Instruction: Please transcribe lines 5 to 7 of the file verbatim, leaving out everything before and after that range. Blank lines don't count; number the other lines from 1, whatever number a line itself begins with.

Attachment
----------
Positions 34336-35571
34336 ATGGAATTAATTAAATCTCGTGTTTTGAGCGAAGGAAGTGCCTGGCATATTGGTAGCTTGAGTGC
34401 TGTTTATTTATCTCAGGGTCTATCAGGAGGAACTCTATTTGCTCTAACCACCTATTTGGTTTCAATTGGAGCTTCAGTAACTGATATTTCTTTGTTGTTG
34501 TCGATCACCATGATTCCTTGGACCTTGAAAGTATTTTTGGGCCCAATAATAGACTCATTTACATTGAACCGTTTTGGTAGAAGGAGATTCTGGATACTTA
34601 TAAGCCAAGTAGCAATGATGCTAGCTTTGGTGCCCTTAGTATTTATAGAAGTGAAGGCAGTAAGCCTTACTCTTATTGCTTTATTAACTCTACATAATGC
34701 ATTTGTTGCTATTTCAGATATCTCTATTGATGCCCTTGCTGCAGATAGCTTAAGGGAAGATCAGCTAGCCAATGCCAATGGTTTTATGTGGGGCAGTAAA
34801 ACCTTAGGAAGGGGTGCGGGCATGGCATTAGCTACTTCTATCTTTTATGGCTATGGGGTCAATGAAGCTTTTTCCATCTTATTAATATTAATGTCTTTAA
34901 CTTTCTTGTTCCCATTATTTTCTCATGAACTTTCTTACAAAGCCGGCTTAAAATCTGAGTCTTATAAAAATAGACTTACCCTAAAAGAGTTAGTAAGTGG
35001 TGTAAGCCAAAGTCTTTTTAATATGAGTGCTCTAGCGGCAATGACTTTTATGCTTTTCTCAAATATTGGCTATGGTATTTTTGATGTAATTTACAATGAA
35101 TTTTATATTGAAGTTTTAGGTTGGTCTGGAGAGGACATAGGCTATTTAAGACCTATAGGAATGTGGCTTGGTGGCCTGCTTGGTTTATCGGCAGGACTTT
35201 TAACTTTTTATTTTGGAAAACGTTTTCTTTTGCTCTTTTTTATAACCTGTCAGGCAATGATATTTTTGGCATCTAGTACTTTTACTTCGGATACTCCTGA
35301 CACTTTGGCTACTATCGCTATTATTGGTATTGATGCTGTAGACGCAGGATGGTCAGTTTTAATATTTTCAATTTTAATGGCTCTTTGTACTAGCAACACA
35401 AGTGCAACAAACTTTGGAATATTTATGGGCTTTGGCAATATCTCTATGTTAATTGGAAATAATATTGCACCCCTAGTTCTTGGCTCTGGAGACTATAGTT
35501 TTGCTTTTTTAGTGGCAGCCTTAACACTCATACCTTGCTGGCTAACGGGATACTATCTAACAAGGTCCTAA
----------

34601 TAAGCCAAGTAGCAATGATGCTAGCTTTGGTGCCCTTAGTATTTATAGAAGTGAAGGCAGTAAGCCTTACTCTTATTGCTTTATTAACTCTACATAATGC
34701 ATTTGTTGCTATTTCAGATATCTCTATTGATGCCCTTGCTGCAGATAGCTTAAGGGAAGATCAGCTAGCCAATGCCAATGGTTTTATGTGGGGCAGTAAA
34801 ACCTTAGGAAGGGGTGCGGGCATGGCATTAGCTACTTCTATCTTTTATGGCTATGGGGTCAATGAAGCTTTTTCCATCTTATTAATATTAATGTCTTTAA